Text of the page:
Maternal and perinatal outcomes in cases of antepartum haemorrhage: a 3-year observational study in a tertiary care hospital

Sunil Kumar Samal, Setu Rathod, Reddi Rani, Seetesh Ghose


Background: The leading cause of maternal mortality in world is obstetric haemorrhage. Antepartum haemorrhage (APH) is defined as bleeding from or into the genital tract after 28weeks of pregnancy and before delivery of the baby. The aim of the present study is to study the demographic profile, type of antepartum haemorrhage (APH), maternal and perinatal complications in cases of APH and to formulate preventive guidelines so as to reduce maternal and perinatal complications in cases of APH.

Methods: The study was a retrospective observational study conducted in Mahatma Gandhi Medical College & Research Institute, Pondicherry from November 2013- October 2016 [3 years]. Cases of pregnancy complicated with APH were taken. Cases with bleeding before 28 weeks and after delivery of the baby were excluded. Data collected from the records present in Labour ward complex and Medical record section.  Statistical analysis done by using SPSS software version 21.

Results: Total 218 cases were presented with APH and the incidence was 2.9%. Among these 49.5% were Placenta Praevia, 42.2% were abruption placentae, 6.8% cases were indeterminate (3 cases of vasa praevia and 12 cases of excessive show) and 1.5% cases were of extraplacental cause(Local causes). Most cases were multipara with most common age group was 26-30 years (42.2%). Pregnancy in most of the cases was terminated during 34-36+6 weeks of gestation (73.0%). Most common associated risk factors found were previous caesarean section, preeclampsia, previous history of curettage, malpresentation and anaemia. Postpartum haemorrhage was found in 42.2% cases while in 4 cases peripartum hysterectomy done. Most common perinatal complications were due to low birth weight (66.5%).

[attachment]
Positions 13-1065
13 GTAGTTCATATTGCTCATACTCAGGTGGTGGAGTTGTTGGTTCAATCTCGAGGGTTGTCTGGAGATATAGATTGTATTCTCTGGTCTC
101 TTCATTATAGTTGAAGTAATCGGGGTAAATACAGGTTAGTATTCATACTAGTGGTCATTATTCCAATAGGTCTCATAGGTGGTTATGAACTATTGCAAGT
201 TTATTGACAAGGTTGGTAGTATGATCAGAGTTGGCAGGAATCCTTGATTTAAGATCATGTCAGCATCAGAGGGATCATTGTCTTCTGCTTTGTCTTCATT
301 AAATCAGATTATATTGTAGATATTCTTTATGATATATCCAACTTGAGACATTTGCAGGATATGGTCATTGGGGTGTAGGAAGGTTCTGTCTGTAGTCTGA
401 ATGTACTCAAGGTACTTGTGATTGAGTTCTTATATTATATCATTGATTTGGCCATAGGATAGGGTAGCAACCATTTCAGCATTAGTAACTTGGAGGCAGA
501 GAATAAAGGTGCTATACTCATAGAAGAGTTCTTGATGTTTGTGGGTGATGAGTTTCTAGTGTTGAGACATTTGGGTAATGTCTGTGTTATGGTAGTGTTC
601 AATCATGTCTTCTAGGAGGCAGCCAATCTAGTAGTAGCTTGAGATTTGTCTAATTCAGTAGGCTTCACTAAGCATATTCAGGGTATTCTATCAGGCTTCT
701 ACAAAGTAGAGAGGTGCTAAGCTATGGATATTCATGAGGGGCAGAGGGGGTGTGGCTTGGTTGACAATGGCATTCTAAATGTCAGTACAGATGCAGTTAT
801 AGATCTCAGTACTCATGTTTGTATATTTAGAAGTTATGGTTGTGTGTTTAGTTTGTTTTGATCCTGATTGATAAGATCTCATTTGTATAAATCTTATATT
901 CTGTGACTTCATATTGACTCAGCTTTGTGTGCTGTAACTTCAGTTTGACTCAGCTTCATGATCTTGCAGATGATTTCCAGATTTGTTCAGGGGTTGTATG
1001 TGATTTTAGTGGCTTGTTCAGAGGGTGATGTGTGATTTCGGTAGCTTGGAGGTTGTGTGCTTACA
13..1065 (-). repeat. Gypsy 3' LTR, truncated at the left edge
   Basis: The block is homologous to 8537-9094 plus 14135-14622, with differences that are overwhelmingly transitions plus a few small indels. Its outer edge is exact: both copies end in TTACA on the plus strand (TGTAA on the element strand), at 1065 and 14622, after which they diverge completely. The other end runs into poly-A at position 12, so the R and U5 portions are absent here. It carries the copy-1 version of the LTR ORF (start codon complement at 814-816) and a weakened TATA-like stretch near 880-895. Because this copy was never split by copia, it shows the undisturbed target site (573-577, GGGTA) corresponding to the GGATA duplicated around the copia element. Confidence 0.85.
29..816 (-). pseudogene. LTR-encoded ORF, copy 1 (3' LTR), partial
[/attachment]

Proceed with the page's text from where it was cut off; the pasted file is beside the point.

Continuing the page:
Conclusions: The morbidity and mortality in pregnancies complicated with APH can be achieved by early diagnosis, proper antenatal planning and terminating the pregnancy in a well-equipped tertiary health care centre.


Abruptio placenta, Antepartum haemorrhage, Perinatal mortality, Placenta previa

Full Text:



Lolonde A, Davis BA, Acosta A. Postpartum haemorrhage today: ICM/FIGO initiative 2004-2006 UGO. 2006;94:243-53.

Dutta DC. Antepartum haemorrhage. In Konar. HL ed. Textbook of obstetrics. 6th ed. Kolkatta:New central book agency;2006:243-6.

Sheikh F, Khokhar S, Sirichand P, Shaikh R. A study of antepartum haemorrhage: Maternal and perinatal outcome. Medical Channel. 2010;16(2):268-71.

Singhal S, Nymphaea, Nanda S. Maternal and perinatal outcome in antepartum haemorrhage: A study at a tertiary care referral institute. The Internet J Gynaecol Obstet. 2008;9(2):5580.

Cunningham FG, Leveno KJ, Bloom SL, Hauth JC et al. Williams Obstetrics. Obstetrical haemorrhage. 22nd Edition. McGraw Hill Companies, Inc: 2005:810-20.

Ayushma J, Anjali K. Study of obstetric outcome in antepartum haemorrhage. Pana J Med Sci. 2015;5(3):153-7.

Sinha P, Kuruba N. Antepartum haemorrhage: an update. J Obstet Gynaecol. 2008;28(4):377-81.

Rachkonda L, Rawte S, Ruiwale S. The clinical study of antepartum haemorrhage. International Journal of Recent Trends in science and Technologies. 2015;12(3):581-8.